2000 Progress Report: BESS, A System For Predicting The Biodegradability Of New CompoundsEPA Grant Number: R826114
Title: BESS, A System For Predicting The Biodegradability Of New Compounds
Investigators: Punch, William F.
Institution: Michigan State University
EPA Project Officer: Hahn, Intaek
Project Period: November 1, 1997 through October 31, 2000
Project Period Covered by this Report: November 1, 1999 through October 31, 2000
Project Amount: $285,063
RFA: Technology for a Sustainable Environment (1997) RFA Text | Recipients Lists
Research Category: Sustainability , Pollution Prevention/Sustainable Development
Objective:The objective of this work is to further develop a software system called BESS (Biodegradation Evaluation and Simulation System), which can predict the biodegradability of a compound based on the structural features of that compound and the prevailing environmental conditions.
Progress Summary:The present BESS project, funded jointly by the U.S. Environmental Protection Agency (EPA) and Procter & Gamble, is approximately 4 years old. The following goals have been accomplished:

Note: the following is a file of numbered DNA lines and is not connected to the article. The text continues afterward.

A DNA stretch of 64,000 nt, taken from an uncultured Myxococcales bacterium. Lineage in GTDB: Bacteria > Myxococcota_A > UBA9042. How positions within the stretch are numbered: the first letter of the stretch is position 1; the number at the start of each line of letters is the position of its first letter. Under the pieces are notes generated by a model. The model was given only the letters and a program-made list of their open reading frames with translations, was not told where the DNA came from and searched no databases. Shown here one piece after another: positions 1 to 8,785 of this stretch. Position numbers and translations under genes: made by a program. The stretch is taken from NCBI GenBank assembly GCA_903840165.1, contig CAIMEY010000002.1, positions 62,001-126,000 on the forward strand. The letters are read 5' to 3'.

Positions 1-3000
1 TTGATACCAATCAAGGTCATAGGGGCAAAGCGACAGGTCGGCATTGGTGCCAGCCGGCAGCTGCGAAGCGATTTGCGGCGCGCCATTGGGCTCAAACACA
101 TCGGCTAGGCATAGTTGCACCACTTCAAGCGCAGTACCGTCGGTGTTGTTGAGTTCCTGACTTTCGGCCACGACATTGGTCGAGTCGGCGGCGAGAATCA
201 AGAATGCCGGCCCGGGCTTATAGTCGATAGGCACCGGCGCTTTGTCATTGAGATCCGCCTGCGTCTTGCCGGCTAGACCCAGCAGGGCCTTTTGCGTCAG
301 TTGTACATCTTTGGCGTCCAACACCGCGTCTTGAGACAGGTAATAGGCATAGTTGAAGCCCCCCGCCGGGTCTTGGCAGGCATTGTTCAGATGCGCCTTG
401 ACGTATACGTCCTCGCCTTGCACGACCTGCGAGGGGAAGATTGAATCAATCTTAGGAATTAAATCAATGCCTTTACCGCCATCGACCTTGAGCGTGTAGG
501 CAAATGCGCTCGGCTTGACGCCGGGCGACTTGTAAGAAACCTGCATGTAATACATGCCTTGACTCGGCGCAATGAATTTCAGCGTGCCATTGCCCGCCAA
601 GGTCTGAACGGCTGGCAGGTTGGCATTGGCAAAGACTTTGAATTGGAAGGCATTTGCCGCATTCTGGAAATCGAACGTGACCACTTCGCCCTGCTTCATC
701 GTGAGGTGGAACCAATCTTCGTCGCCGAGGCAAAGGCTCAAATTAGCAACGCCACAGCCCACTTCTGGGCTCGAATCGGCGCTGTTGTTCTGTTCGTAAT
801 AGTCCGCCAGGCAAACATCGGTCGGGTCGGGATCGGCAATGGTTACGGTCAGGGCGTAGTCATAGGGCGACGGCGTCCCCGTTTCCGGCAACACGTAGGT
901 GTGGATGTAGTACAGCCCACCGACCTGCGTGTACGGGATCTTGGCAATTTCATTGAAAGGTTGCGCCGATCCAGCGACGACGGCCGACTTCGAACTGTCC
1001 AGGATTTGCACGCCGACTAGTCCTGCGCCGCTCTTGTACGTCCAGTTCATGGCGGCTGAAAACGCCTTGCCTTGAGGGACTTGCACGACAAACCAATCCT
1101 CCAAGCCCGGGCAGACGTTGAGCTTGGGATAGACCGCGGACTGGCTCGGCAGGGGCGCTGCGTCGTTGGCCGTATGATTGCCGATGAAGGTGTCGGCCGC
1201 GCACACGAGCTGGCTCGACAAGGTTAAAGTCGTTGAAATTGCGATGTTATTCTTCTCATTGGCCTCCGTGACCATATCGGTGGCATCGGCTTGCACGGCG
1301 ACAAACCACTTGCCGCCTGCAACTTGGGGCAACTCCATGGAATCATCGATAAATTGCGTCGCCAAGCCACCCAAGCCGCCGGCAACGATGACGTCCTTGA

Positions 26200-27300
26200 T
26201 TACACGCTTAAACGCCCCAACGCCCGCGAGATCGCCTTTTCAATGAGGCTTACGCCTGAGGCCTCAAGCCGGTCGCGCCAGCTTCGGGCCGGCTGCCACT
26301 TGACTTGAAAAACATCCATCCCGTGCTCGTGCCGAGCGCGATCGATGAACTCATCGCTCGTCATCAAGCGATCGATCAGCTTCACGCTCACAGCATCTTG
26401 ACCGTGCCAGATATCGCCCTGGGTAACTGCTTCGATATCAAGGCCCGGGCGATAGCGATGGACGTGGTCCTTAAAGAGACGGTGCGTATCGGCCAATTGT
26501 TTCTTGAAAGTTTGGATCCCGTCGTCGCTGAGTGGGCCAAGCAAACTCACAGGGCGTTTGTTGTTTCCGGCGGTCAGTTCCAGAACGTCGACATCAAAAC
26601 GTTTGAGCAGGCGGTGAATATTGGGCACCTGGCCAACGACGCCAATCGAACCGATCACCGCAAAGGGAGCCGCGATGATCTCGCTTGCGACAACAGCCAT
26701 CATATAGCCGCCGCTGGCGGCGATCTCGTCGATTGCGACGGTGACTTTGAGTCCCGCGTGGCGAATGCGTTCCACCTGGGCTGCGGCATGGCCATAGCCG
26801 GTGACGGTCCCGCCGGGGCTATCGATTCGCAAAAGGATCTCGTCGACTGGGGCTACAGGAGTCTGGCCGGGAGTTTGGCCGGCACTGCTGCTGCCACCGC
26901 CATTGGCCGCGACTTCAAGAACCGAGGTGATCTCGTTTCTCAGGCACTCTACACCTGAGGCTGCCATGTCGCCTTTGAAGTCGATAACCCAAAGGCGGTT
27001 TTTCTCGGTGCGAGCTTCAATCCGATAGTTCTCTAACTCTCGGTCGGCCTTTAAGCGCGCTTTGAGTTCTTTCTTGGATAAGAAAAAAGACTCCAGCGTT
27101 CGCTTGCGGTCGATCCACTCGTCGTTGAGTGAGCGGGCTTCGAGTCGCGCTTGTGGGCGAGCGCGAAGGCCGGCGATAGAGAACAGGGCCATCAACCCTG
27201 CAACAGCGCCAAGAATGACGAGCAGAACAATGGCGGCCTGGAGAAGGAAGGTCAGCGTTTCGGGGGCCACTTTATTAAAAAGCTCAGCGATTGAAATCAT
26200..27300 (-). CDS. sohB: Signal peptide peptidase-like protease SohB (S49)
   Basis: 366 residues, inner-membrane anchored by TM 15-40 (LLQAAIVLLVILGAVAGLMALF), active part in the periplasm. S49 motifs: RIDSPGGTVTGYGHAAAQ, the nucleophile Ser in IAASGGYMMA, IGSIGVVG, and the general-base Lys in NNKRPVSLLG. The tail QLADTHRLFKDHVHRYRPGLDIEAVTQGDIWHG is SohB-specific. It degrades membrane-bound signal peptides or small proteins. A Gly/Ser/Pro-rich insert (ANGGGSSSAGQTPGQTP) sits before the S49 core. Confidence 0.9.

- The Bess program has been moved to Procter & Gamble for evaluation.
- Client/Server architecture has been ported to P&G systems in Linux and is operating. The client is a Java, Web-based application, the server is a multithreaded C++ program.
- The server has been further modified to address portability issues.
- We have approximately 3,000 rules encoded in the present rule database. Of those 3,000, approximately 300 are "templates" for general compound breakdown, and the remaining are more specific rules for certain compounds.
- Image rendering of arbitrary SMILES strings into 2D structures (Daylight software) has been introduced into the Java client so that structures (intermediate and otherwise) can be viewed by users.
- The ISISBase database of rules is being ported to a more flexible, industry platform, in this case Oracle.
- P&G is evaluating the effectiveness of the rule base and examining how Bess will be fielded in P&G.
- A stand alone version of Bess (Visual Basic) has been created for local experimentation by both the users and the developers.
The main problem is the continued entry of rules. P&G is trying to get local researchers to being using the system and importing local rulesets, but this is a tedious operation. Administrative issues over synchronization and update of rule sets are being examined.